The Thing With Feathers

Close-up shot of a feather

Last spring my family found a bird’s nest in our garage. We noticed it by chance, high on a shelf 10 feet up, a packed swirl of twigs and pine straw about the size and shape of a catcher’s mitt. One of my kids had broken a window in our garage months before (to this day, both the projectile and culprit remain at large) and it must have been through this breach that the bird gained access. It was unclear how long the nest had been there—for all I knew, it could have been months and I’d just never noticed it. We have a way of walking right past things we don’t expect to see.

Though she was rarely sighted, we were further surprised one day to find our mysterious tenant had delivered a clutch of five Instagram-worthy speckled eggs. We cooed and marveled over this development, but when nothing happened after a few weeks, we figured the eggs had either been abandoned, or else were duds.

We were wrong on both counts. My husband found the hatchlings one day, pink and mottled, their bulbous eyes fused shut and small bodies completely still. “I think they might be dead,” he texted me from home. “They’re not moving at all.”

But what, really, was there to do? Poke a little mirror under their beaks to see if it fogged up? Hook up teeny tiny EKG leads? An injection of epinephrine and chest compressions with the tip of a pinkie finger? Regardless, it sounded like we were too late. Baby birds exhibiting no signs of life sounded … well, pretty dead indeed.

I approached the nest that evening with the deliberate clinical detachment I’d honed over years of medical practice, anticipating a grim visual. What greeted me instead were five bright yellow triangles, their gaping maws cheeping, frisky and most definitively alive. I exhaled a long breath I didn’t realize I’d been holding in.

Still, I knew nature could be pitiless, so I steeled myself for what seemed inevitable over the next few weeks. The runt who couldn’t get his share of the food and would gradually wither away. An over-adventurous fledgling taking a spill out of the nest onto the concrete floor below. Maybe one day the mother bird would simply not return to feed them. Regardless of the mechanism of injury, statistically I expected some loss by attrition. And each day, I’d approach the nest with a vague sense of dread, fully prepared to come face to face with one or two or even five dead baby birds.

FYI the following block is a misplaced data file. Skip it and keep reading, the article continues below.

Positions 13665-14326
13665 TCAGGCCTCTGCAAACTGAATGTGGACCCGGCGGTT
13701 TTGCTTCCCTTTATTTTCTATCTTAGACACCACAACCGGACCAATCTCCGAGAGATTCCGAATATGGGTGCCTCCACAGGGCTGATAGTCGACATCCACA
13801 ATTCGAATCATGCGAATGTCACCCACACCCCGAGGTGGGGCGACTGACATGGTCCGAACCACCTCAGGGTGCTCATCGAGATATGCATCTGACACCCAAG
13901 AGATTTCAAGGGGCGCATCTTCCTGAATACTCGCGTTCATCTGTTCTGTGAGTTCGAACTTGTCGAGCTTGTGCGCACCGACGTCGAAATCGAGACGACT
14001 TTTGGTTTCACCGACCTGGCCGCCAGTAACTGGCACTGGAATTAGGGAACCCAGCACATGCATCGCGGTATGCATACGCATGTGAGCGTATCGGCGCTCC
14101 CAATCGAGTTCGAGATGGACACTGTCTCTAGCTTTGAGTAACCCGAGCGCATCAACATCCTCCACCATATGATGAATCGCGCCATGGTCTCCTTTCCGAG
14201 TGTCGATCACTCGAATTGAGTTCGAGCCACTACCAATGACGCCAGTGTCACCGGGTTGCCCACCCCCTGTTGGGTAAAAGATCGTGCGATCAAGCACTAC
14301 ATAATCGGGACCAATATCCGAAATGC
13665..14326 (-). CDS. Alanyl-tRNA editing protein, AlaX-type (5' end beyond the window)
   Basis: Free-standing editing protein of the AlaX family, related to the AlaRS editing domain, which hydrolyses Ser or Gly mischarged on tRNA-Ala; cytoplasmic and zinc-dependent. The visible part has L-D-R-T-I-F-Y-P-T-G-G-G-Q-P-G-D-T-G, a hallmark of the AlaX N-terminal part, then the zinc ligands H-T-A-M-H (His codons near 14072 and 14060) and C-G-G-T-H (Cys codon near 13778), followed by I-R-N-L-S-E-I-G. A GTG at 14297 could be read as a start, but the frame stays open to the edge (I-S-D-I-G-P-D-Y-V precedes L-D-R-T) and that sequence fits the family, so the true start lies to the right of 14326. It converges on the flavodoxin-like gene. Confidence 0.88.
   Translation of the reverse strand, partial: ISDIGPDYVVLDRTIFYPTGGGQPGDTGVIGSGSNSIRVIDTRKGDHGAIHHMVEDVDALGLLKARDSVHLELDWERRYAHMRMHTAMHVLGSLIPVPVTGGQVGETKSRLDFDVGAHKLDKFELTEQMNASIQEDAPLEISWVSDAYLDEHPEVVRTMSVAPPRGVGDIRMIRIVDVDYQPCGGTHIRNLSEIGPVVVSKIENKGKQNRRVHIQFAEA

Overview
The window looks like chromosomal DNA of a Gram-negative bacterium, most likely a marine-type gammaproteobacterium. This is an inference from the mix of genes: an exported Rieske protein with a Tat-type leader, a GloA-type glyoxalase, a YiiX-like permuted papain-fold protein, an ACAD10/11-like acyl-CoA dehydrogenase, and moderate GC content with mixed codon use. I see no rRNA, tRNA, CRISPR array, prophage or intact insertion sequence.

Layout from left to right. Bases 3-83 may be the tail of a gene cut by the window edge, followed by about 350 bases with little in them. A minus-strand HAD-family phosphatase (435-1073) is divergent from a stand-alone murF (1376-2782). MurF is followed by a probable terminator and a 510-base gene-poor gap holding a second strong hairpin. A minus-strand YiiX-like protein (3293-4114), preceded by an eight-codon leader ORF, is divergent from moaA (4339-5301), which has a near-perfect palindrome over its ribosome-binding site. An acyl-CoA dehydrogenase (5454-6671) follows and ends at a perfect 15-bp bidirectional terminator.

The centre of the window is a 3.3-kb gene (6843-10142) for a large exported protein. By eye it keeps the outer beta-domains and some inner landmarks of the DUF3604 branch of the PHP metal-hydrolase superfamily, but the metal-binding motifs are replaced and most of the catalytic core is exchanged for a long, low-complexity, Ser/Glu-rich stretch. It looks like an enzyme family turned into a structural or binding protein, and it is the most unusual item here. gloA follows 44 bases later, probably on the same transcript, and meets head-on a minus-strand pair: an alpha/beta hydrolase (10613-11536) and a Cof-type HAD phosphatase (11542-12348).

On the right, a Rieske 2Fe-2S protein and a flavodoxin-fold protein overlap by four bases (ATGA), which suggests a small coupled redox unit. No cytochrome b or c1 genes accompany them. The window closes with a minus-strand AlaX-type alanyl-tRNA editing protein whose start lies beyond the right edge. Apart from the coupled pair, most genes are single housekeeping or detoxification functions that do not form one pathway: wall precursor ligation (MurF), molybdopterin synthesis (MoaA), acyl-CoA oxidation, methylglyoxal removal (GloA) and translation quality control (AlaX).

But every time I looked, there were no dead birds. Each day, even several times a day, I made my rounds and did a quick head count to be sure. I couldn’t tell them apart (I mean, I wasn’t the Birdwoman of Alcatraz or anything—I didn’t give them names), just a quick one-two-three-four-five. Every day, all five were there. Sometimes jumbled in a different order, sometimes crammed one beneath the other, but day after day, all five.

Their enormous eyes opened. They first sprouted fuzz, then feathers. The nest around them seemed to shrink as inside it, they grew. And grew. And grew.

Then, one morning, the nest was empty again. We saw one of the hatchlings in the driveway, a straggler, recognizable only for the tufts of babyish down still visible by his wings. And then, like the other four before him, he took flight and was gone.

It can be a short hop from pragmatism to pessimism, from realism to cynicism. It’s a hazard of the medical profession, and a deeply corrosive one. Because no outcomes are assured, and sometimes we’re astonished in the opposite direction. People beat incredible odds. Genuine miracles happen.

Look, I know. It was just a nest in our garage, and they were just birds. This story is quotidian, unremarkable. But for me, it was also a potent reminder that surprise and delight can sometimes go hand in hand. And that delight can be found in the most improbable places, exactly when you least expect it.

Michelle Au wrote this essay before the coronavirus crisis. As a physician anesthesiologist at Emory St. Joseph’s Hospital in Atlanta, she is on the front lines of the battle against COVID-19. She is the author of the medical memoir This Won’t Hurt a Bit (and Other White Lies).

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